The cover of this album, which features a head shot of George Clinton, foreshadows the fact that funk’s preeminent soothsayer may be becoming more conservative in his later years. On his four solo albums for Capitol, Clinton chose the provocative illustrations of Pedro Bell, the same artist responsible for Funkadelic’s wild covers. But this is the funkmeister’s first effort in more than three years and his first for Prince’s Paisley Park label (Who could have fathomed 10 years ago that Clinton would end up on Prince’s label? What an amazing business!). Is Clinton mellowing or not? Let’s take a closer look.
Clinton has assembled an array of P-Funk veterans — including Bootsy, Blackbyrd McKnight and Garry Shider ― for a generous dozen tracks. It kicks off with “Airbound,” a light and airy tune that glides along nicely. The collection’s clear-cut standout, “Tweakin’,” is next. Featuring rapping by Public Enemy’s Chuck D and Flavor Flav, this song is the only one that rekindles that classic Clinton sizzle. The sequel to the 1982 standard “Atomic Dog,” “Why Should I Dog You Out?,” is an indication that perhaps Clinton is resting too much on his last laurels. The bulk of the rest of the LP, including a pop-ish cover of Harry Belafonte’s “The Banana Boat Song,” sounds like outtake material.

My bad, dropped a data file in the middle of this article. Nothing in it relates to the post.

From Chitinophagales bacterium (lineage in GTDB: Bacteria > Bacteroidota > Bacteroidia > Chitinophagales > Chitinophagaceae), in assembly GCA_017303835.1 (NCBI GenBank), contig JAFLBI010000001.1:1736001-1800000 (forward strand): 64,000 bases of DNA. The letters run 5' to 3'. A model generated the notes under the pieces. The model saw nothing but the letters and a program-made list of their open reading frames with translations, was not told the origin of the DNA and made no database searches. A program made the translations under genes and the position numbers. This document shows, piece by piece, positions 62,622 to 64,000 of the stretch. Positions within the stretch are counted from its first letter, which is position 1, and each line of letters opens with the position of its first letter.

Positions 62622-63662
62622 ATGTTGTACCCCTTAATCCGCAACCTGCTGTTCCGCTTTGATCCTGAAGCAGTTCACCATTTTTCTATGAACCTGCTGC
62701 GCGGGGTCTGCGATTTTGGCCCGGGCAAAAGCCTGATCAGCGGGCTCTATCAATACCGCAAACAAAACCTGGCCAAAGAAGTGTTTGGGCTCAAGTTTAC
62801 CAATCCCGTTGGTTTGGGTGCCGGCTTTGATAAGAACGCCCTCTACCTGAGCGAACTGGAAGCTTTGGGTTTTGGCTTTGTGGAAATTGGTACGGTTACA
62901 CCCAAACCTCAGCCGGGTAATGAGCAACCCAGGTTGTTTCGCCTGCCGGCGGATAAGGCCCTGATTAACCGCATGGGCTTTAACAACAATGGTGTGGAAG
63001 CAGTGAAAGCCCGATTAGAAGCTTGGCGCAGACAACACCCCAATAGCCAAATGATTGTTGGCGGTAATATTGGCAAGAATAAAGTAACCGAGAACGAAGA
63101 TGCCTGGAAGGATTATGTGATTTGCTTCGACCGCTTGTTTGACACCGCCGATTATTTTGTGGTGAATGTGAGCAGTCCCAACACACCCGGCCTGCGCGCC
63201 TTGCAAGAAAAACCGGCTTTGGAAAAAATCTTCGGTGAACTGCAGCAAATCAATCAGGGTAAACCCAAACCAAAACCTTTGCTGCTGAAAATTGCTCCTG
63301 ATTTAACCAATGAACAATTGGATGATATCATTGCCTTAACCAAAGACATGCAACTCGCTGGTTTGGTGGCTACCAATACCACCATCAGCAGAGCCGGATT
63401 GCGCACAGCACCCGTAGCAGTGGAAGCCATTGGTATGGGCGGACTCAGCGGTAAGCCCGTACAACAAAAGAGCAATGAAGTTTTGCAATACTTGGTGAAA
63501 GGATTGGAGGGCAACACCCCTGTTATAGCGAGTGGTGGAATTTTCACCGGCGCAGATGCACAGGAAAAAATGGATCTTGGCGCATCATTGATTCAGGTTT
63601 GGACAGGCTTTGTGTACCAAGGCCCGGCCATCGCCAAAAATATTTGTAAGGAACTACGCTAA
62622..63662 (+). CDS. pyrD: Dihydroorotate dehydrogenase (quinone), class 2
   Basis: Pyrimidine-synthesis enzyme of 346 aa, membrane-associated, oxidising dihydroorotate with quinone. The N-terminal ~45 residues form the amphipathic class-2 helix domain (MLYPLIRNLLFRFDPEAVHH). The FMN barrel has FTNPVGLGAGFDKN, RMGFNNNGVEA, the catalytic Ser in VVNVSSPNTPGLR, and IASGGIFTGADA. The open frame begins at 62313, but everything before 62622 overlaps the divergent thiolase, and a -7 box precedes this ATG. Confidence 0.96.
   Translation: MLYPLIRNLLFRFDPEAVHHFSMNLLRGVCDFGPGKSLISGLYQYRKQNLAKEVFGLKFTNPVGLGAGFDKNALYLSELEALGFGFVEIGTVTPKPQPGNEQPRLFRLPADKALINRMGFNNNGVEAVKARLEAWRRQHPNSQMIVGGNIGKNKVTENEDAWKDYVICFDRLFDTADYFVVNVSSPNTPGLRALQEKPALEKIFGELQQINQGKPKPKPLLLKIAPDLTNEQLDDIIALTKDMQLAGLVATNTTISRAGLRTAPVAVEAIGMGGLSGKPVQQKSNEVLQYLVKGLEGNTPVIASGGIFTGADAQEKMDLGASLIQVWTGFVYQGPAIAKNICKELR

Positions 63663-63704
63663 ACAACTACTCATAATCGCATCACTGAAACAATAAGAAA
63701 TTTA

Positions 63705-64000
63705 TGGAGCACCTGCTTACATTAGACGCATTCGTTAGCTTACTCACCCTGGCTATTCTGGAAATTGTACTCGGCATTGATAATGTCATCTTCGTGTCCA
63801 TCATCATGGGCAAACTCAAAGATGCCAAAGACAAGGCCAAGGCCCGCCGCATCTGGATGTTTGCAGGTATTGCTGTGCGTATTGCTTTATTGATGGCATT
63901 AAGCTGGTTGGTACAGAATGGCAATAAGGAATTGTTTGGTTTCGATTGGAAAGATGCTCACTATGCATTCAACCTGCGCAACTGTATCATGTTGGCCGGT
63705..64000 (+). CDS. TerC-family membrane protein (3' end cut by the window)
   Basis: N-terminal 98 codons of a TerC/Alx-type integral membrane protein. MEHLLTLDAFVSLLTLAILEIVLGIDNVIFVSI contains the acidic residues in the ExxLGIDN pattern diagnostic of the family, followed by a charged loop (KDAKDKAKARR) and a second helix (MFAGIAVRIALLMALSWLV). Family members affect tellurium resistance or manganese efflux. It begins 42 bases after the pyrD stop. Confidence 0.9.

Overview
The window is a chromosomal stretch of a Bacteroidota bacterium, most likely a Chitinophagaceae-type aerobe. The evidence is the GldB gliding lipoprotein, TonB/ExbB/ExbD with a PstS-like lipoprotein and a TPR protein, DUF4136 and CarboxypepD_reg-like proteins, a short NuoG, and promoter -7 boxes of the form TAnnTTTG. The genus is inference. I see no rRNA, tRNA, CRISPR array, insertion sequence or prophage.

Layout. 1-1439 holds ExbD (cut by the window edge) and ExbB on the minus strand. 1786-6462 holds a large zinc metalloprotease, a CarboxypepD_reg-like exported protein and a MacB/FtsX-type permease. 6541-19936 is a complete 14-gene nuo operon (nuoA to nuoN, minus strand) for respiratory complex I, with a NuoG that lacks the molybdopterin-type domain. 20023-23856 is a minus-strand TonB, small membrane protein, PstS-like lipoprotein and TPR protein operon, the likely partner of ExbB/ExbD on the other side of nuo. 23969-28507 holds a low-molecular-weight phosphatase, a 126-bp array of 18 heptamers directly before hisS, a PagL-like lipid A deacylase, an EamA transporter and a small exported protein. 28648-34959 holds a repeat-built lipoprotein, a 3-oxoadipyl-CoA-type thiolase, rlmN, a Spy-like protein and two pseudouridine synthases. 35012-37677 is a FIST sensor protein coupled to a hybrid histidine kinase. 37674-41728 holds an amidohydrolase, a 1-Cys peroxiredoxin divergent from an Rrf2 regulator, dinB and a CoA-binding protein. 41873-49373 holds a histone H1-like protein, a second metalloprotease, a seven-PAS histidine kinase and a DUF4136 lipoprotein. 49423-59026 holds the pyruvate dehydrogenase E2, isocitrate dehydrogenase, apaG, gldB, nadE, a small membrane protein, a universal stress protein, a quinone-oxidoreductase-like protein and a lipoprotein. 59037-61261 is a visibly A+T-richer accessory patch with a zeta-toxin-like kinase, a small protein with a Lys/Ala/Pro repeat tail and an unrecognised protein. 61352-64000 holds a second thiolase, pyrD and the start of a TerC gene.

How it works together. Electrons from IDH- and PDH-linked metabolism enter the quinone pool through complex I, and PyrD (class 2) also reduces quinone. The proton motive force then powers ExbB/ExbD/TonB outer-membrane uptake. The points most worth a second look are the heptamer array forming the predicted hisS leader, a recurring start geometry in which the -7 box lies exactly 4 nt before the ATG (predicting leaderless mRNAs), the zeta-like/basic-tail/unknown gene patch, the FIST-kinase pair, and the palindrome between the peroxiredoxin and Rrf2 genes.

As far as grooves go (and let’s face it, that’s the essence of this artist’s appeal), this is not one of Clinton’s most memorable outings. It seems apparent that the classic and innovative hooks that he used to carve out with such regularity have dissipated into off-the-wall quirkiness and retreads. Make no mistake about it, these statements are coming from a Clinton fanatic. To be fair though, Bernie Worrell, the Horny Horns, Eddie Hazel and Michael Hampton are conspicuously absent. However, word has it he has gathered most of the original Funk Mob for Funkadelic’s new album and tour. Now, that would be a welcome development. Until then, as as long as Dr. Funkenstein keeps pluggin’ away, we’ll keep the faith.